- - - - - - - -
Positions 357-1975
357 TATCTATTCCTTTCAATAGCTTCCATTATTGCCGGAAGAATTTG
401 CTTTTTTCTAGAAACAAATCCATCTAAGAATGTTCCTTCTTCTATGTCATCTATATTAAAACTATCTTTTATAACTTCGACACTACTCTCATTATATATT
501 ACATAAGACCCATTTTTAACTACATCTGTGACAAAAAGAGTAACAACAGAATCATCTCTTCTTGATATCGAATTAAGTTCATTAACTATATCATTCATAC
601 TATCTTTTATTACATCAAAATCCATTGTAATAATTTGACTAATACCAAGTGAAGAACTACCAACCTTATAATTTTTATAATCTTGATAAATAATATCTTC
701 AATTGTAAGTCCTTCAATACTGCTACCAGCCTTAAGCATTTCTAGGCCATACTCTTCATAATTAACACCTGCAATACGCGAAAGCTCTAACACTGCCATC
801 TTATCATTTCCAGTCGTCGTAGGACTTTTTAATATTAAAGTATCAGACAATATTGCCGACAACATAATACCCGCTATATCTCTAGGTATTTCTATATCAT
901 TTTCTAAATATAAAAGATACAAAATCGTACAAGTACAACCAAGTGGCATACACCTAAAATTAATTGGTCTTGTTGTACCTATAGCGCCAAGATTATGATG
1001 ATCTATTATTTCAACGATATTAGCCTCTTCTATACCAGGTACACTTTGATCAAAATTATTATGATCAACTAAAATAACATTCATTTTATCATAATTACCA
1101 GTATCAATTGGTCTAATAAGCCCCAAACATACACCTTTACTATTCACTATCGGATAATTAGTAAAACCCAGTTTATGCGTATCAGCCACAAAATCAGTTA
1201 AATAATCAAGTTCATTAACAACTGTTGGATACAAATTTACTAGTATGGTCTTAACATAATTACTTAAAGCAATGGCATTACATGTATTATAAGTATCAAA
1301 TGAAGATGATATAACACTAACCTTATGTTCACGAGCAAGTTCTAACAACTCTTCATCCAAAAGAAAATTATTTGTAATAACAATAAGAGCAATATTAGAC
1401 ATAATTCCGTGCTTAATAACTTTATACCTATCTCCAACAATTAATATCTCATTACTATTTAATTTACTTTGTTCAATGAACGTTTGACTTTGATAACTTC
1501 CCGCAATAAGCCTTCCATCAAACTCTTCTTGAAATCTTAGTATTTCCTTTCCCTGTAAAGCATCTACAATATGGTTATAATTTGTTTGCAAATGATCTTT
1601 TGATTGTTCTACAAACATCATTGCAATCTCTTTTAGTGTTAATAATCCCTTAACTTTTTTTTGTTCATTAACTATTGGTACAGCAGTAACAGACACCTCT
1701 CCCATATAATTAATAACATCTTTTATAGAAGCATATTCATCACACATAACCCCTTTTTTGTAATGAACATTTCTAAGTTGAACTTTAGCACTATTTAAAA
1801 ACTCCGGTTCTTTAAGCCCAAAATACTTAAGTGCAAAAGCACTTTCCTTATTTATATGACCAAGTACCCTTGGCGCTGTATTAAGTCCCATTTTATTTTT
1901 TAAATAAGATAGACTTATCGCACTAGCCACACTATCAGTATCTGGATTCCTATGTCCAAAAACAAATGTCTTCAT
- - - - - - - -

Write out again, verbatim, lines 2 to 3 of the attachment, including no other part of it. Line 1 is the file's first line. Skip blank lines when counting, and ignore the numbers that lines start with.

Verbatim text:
357 TATCTATTCCTTTCAATAGCTTCCATTATTGCCGGAAGAATTTG
401 CTTTTTTCTAGAAACAAATCCATCTAAGAATGTTCCTTCTTCTATGTCATCTATATTAAAACTATCTTTTATAACTTCGACACTACTCTCATTATATATT